ƒ Electricity generation
ƒ Sunshade effect: special panels which allow some sunlight to go
through
ƒ Innovative design: usually special structures are required, and this
may increase the installation costs
In architectural integration, the solar facility is not considered as just an
profitable investment, but also as an image and design element

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Annual production

ƒ We will consider that the radiation, in the south of Madrid (Spain), for a certain
year can be around 4.77 kW-h/m2 (Average)

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Annual production

Production by kWp (installed)

Hmed − day × PR × finc × days / year × Pinst


Eannual / kWp =
ISTC
(4.7 kW-h/ m2 –day x 0.74 x 1.15 x 365 day x 1 kW) / 1 kW/m2

Hmed-day Average solar radiation per day


PR Performance ratio for the solar installation. Dimensionless

F inc Tilt coefficient: a ratio normally obtained from the optimum tilt for a fixed
panel (Which optimizes its performance). In Spain (Latitude = 40º) it is 1.15
Pinst Installed solar power

ISTC Average irradiance in the horizontal plane

ƒ Expected production for this horizontal radiation, with a PR = 0.74, would be: 1460 kW-h

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System configuration

ƒ Once the modules and inverters are selected, the configuration of the system allows to
maximize the produced energy

ƒ It is possible that in some cases we should consider the use of a different module or
inverter in order to improve the system performance.

ƒ The configuration of the systems takes into account:


ƒ Maximum input voltage of the inverter
ƒ Maximum input current of the inverter
ƒ Voltage and current at Maximum Power Point

When designing the solar panel configuration in series and parallels, we must take into
account that the voltage and current of the branch will change depending on the
temperature. Therefore it will be necessary to choose extreme values of the region for the
calculation.

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System configuration

A configuration example of a designing software for Solar Plants (PVSYS screen shot )

45 Source: PVsyst
Electrical calculation

It is very important to take into account:


ƒ Maximum current in the cables
ƒ Maximum allowed voltage drop.
ƒ If there is a long distance the main factor to determine the cable section will be the
voltage drop.
ƒ If there is a very short distance the current that flows along the cable will determine the
section of the cable
Tramo

Seccion estandar (mm2)


Sección calc. (mm2)

Imax_admisible
∆V max (%)

∆V max (V)
V nom (V)

Conduct.
Inom (A)
Long.

Wp inst (kWp) Seccion (mm2)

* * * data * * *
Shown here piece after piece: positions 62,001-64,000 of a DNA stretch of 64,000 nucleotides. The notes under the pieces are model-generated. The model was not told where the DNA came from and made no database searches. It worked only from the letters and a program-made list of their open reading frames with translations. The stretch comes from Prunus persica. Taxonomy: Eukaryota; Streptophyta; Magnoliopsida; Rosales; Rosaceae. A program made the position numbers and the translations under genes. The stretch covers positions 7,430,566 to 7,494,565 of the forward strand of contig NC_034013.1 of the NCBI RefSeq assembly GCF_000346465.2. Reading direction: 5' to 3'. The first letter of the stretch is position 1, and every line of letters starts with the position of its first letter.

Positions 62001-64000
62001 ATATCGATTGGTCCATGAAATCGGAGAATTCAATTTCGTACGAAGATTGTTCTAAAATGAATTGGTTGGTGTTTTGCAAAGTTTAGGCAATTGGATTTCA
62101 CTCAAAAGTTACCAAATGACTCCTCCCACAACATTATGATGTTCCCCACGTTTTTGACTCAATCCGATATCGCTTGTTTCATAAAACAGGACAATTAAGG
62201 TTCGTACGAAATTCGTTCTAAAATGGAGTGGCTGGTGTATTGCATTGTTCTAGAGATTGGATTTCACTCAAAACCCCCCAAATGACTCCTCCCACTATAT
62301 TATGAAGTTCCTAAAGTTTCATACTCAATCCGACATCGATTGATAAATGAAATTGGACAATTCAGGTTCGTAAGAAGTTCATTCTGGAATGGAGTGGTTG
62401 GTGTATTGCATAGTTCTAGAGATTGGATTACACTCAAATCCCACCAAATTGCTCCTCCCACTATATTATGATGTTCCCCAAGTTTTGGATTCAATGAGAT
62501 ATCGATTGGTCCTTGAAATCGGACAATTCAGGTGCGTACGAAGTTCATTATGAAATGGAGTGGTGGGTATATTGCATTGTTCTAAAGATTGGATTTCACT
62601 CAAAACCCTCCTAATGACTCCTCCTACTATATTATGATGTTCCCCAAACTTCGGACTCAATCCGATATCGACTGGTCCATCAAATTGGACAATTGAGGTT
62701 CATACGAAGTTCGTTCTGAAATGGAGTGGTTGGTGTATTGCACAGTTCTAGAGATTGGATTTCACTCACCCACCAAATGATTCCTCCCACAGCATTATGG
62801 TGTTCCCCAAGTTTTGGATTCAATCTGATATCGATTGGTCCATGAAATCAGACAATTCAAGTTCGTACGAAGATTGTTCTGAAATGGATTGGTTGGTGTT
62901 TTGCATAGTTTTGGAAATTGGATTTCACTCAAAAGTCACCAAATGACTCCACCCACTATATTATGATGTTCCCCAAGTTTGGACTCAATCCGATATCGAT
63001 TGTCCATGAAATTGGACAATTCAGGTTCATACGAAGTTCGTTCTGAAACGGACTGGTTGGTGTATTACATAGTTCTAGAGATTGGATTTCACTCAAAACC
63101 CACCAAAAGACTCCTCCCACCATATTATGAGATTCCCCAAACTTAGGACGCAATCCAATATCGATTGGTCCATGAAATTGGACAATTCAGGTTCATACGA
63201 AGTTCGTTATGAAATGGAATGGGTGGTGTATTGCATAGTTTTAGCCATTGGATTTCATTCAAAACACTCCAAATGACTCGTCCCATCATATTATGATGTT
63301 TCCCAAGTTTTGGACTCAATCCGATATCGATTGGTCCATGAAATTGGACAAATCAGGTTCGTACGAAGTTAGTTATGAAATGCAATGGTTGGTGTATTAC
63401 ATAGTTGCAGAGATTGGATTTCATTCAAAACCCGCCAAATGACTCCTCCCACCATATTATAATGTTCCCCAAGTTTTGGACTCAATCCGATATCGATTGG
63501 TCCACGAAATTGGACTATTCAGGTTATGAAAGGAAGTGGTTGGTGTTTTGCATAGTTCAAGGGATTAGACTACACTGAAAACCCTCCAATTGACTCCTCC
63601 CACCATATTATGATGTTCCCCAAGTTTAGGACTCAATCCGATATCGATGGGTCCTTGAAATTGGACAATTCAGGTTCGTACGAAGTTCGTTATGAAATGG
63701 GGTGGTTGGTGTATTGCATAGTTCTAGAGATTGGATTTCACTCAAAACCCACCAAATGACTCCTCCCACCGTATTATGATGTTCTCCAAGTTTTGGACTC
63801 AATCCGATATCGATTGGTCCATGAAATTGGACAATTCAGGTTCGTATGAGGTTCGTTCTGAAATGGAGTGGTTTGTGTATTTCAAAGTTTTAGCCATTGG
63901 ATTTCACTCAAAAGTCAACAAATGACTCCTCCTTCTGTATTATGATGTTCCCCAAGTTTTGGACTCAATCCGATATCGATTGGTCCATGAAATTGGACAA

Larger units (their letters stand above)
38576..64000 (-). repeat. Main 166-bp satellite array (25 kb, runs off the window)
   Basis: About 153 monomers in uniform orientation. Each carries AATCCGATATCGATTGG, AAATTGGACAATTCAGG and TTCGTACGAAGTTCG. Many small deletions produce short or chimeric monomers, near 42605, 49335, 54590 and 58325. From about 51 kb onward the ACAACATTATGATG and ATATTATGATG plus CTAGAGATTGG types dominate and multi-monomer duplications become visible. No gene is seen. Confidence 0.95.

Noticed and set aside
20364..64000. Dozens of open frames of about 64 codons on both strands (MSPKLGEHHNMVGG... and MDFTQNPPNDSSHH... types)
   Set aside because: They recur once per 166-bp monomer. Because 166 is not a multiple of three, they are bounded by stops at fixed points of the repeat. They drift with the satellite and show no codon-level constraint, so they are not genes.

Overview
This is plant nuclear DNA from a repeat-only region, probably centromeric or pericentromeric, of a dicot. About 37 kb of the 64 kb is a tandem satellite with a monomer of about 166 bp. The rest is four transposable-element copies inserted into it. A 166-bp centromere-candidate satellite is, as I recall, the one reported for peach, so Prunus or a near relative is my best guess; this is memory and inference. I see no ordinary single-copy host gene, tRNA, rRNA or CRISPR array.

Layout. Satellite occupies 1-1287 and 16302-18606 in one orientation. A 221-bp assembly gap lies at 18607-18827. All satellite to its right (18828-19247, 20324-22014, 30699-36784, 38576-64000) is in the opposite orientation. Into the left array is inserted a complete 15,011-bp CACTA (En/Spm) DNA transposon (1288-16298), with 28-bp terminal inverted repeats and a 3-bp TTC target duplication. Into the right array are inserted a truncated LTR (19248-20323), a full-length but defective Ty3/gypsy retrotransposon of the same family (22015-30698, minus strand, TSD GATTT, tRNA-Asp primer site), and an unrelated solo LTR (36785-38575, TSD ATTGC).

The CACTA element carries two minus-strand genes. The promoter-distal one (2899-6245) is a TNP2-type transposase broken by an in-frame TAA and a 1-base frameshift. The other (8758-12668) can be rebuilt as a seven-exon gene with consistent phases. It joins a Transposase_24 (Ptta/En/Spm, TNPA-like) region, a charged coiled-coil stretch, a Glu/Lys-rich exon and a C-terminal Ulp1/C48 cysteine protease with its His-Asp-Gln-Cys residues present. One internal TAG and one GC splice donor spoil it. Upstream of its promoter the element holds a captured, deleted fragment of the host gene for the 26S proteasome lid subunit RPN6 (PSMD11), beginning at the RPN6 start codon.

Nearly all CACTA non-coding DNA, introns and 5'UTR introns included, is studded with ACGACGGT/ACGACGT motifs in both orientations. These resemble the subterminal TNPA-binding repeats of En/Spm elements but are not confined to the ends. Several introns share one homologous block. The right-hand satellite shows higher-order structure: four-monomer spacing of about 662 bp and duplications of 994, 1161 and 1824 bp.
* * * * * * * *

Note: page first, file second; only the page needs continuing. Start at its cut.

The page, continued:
100% 70% 30% 100% 70% 30%

ZA01 93 541 72 50 22 133 93 40 35 1,0 5,4 131 92 39 97 150 338

ZA02 97 541 72 50 22 133 93 40 35 1,0 5,4 136 95 41 101 150 338

ZA03 115 541 72 50 22 133 93 40 35 1,0 5,4 162 113 48 120 150 338

ZA04 133 541 38 27 12 71 50 21 35 1,0 5,4 100 70 30 74 95 245


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Electrical design

In order to do a simplified earthing calculation, we can start with the following formulas
depending on the soil resistivity and the electrode characteristics

Electrode Soil resistivity (Ohm)


Buried plate R = 0,8 ρ/P ρ, soil resistivity (Ohm x m)

Vertical peg R = ρ/L P, Plate perimeter (m)

Buried conductor R = 2 ρ/L L, Peg or conductor length (m)

The average values of the resistivity, depending on the type of soil are:

Type of Soil Soil resistivity (Ohm)


Cultivable and fertile soils, compact and wet soils 50
Cultivable non fertile soil, or other soils 500
Naked rock soils, and dried and permeable soils 3.000

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Electrical calculations

The cable sizing is based on the following formulas:

• Considering:
•Three Phases
• P = Power
• L = Cable length

• γ = Cable conductivity
•One Phase • E = Allowed voltage drop
• U= Line voltage
• For example, for LV in Europe:
• 400V in Three-phase
• 230V in One-phase

TABLE OF CONDUCTIVITY DEPENDING ON THE TEMPERATURE

Material γ 20 γ 70 γ 90


Copper 56 48 44
Aluminium 35 30 28
Temperature 20 ºC 70 ºC 90ºC
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Over Voltage

ƒ A lightning may produce a transitory overvoltage of


short duration, with a huge amplitude.
TRANSITORY OVERVOLTAGE

ƒ The overvoltage produced due to network unbalances is


a permanent overvoltage, with a longer duration and a
lower amplitude.

ƒ In order to protect our installation against overvoltage,


electrical dischargers can be connected at the input and
output of each device to be protected. PERMANENT OVERVOLTAGE

There are three different protection levels:


High Middle Low

DEVICE PROTECTION LEVEL

INVERTER

METER
Source: Cirprotect
CC CABINET
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Transformers connection topology

In installations where more than one Medium Voltage transformer is required, it is


important to define the correct topology for the connection between all the MV
transformers and the main grid (Power line).

The possible connections options are:


STAR

RING

PRODUCTION 
LOSSES

CABLE BREAK DOWN

NO PRODUCTION 
LOSSES

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INDEX

Evaluation of the solar resource

Increasing the plant profitability from the design

Choosing the components

Photovoltaic facilities calculations

Single-Line diagram

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Single-line diagram

FUSE

DC 
MCB

DIFERENTIAL
PROTECTION

AC 
MCB

ELECTRICAL COMPANY 
DEVICE

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End of Session 1

Thank you for attending

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construction-operation-and-maintenance